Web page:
John Caulfield, who’d seen his Cork City side come back from two down to beat Dundalk 4-2 in a cracking President’s Cup curtain-raiser at the weekend, had something he wanted to get off his chest.
“There was eight minutes of sport on the Nine O’Clock (RTÉ) news last Sunday,” he began.
“The first two and half minutes were about the GAA which is very good. There was half a minute on the Ladies GAA. That was three minutes. There was a minute and a bit on the ladies rugby. There was two and half minutes about the Premier League, three games. There was a four-second slide about the President’s Cup. And there was another minute and a half about the Winter Olympics.”
Putting away his metaphorical stopwatch, he went on: “We all have a responsibility to talk up our league. While 27 live games [on TV] is fantastic to have, our season is 36 league games plus lots of cup games. And while the Monday night show is really excellent and a lot of people here work in the national broadcaster, I think it’s important to try and talk to the people above them and try and promote our league more.
“Because we are a professional league, we do play in Europe and the more I go around different countries watching the standards and the facilities, the more I look at our own league and think it’s an incredible league.”
Con Murphy said Caulfield was definitely talking his language and the hearty round of applause which greeted his remarks suggested the bulk of the attendance was in agreement too. Nor was FAI director of competitions Fran Gavin inclined to take issue when asked about the manager’s comments afterwards.
“I absolutely take that on board, anything any of our top managers say, we’ve got to listen to them and act on that,” he said. “We speak to the people at the top, the broadcast guys, to get our league and our game into the headlines. It can be very frustrating but we’re working hard at them to get the space we deserve. Every sport thinks they deserve it and we really want the league to be up there.
“It’s not good enough to have a four-second slide up. I watched it myself and was very disappointed after what was a fantastic game. It had absolutely everything with two of our top teams. And looking at the stuff we see live on various sports channels, when you see what was there on Sunday, you wonder what it’s going to take to get it really up there.”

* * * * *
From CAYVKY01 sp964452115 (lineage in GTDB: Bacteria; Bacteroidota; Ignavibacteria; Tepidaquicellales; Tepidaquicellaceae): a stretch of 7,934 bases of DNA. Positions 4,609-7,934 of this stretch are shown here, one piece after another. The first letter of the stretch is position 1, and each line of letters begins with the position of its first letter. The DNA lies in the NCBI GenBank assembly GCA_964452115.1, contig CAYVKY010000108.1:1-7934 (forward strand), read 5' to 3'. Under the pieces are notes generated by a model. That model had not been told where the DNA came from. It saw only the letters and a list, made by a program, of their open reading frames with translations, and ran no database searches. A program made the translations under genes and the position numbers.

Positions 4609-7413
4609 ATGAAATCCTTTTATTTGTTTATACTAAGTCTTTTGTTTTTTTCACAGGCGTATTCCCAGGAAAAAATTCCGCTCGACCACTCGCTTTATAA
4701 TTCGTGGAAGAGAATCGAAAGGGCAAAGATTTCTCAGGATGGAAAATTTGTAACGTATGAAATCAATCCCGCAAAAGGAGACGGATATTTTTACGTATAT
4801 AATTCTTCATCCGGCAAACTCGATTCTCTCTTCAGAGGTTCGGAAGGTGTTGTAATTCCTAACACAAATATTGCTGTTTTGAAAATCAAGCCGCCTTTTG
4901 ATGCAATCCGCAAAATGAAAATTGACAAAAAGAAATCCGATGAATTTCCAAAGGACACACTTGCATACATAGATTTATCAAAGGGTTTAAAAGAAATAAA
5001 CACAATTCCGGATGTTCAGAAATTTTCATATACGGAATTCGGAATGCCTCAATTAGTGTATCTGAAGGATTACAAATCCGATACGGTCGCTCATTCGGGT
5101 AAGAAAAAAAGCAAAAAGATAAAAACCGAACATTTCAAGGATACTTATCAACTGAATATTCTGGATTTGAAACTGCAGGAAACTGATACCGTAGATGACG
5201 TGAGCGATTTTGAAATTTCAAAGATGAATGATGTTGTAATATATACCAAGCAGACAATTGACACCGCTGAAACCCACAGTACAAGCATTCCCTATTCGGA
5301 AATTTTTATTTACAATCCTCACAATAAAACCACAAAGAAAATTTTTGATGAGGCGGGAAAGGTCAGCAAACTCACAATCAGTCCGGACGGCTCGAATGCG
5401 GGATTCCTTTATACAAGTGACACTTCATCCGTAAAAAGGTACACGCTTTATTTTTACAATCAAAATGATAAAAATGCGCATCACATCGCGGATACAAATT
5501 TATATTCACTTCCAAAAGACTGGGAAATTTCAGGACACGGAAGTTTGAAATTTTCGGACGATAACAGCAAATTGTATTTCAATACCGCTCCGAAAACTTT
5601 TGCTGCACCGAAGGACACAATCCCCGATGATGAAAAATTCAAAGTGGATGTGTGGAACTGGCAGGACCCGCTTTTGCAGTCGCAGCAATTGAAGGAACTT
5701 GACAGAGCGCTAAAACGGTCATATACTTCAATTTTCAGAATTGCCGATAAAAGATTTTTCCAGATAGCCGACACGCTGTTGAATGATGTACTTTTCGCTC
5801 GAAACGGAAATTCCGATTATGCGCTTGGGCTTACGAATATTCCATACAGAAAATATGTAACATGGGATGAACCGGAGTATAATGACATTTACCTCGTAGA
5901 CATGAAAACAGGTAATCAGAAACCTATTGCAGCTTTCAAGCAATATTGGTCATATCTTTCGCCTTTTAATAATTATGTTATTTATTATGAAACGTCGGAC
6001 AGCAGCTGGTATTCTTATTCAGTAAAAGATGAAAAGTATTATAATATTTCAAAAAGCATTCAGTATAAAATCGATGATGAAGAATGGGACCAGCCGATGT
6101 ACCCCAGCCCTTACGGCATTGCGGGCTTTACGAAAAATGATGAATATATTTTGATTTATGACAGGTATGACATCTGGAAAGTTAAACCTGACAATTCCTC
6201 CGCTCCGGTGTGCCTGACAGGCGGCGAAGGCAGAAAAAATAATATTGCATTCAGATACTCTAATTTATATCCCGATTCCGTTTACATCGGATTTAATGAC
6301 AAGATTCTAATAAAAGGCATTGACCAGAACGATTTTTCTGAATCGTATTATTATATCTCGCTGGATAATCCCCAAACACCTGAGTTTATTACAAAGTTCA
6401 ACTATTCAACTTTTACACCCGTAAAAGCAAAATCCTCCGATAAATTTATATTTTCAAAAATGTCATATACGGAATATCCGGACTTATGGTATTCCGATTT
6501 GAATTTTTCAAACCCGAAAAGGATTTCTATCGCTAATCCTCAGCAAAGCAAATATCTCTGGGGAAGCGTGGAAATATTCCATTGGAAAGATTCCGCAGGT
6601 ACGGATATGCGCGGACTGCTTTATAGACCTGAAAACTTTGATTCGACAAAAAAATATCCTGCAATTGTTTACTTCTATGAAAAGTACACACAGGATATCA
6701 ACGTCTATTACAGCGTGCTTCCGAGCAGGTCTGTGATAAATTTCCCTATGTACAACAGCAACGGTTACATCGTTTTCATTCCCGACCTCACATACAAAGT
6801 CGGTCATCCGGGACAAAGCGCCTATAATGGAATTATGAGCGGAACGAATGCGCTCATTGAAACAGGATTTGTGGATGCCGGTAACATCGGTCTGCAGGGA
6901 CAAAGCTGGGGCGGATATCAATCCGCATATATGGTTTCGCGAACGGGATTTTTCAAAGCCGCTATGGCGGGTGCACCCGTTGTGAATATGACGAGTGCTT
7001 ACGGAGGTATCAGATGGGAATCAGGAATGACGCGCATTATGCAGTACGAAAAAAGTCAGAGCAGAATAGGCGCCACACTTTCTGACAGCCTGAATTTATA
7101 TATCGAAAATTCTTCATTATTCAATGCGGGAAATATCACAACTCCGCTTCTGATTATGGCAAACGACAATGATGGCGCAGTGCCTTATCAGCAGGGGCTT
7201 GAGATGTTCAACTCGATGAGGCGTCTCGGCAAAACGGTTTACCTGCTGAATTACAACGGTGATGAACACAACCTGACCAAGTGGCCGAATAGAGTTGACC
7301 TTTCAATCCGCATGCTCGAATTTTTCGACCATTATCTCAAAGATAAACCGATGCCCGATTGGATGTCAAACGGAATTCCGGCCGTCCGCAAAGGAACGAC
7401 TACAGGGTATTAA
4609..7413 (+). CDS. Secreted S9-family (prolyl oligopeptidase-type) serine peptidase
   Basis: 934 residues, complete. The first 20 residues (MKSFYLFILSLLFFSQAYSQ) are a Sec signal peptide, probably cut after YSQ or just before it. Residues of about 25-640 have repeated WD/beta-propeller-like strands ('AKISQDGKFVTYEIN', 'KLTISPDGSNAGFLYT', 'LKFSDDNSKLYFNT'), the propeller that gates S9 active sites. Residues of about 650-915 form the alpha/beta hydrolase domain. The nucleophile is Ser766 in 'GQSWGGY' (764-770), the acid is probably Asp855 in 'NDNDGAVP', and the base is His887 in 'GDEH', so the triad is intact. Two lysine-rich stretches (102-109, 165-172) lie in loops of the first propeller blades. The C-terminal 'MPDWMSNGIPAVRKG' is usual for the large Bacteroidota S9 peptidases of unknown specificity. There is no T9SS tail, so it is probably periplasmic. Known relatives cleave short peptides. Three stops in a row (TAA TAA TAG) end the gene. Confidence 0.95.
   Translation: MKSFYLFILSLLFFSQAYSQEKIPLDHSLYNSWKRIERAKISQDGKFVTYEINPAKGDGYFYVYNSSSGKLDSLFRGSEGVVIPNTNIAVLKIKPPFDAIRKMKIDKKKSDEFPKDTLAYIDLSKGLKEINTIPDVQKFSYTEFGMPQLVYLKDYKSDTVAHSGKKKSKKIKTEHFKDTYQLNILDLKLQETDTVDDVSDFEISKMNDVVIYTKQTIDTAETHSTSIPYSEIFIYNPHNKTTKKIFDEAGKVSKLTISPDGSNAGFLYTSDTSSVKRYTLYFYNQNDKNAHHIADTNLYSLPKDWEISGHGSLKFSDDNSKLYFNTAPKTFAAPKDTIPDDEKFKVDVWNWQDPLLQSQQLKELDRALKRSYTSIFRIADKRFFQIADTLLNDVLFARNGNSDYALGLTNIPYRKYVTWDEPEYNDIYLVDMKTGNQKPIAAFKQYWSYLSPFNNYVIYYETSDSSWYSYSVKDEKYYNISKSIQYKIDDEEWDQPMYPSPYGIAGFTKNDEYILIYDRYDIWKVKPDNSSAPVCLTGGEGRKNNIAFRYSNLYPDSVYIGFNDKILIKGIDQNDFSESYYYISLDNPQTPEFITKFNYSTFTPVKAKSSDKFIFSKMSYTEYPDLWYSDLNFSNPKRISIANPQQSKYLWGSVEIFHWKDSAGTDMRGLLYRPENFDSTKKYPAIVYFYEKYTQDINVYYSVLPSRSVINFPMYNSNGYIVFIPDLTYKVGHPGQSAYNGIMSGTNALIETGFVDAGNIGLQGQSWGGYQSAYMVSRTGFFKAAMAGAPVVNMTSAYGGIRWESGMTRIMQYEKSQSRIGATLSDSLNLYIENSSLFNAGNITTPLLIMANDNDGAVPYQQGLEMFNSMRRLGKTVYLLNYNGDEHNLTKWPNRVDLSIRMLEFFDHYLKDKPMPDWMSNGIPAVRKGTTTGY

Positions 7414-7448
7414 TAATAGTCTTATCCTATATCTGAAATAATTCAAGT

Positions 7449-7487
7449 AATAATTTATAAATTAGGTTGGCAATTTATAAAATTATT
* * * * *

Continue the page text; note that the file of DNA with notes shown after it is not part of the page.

Later, Caulfield amplified his thoughts on the state of a league which, as it gets ready for the big kick-off on Friday, he feels is moving in the right direction on many levels but still deserving of greater exposure on the small screen.
“I think we are progressing on the pitch, crowds are improving and the written press have been phenomenal,” he said. “But I still think that with TV we just have not grown as much as we should have. In terms of live games I think we should have a game a week. That’s my bugbear — we should have a live game per week.”
And to maximise its reach, he proposes this weekly live game should be on a Thursday.
“On Friday night League of Ireland people are out supporting their own teams where we would all like to be watching Bohs versus Rovers on TV [this coming Friday]. I think that it should be going to a point that on every Thursday night we have a live League of Ireland game. I think this would enhance the viewing figures.
“My point about last Sunday night was that the first game of the season — President’s Cup or Charity Shield or whatever you want to call it — if that had been in England then there would have been two minutes of the game on the TV news. We get a four-second slide.
“We have got to stand up and say ‘there’s more to us than that’.”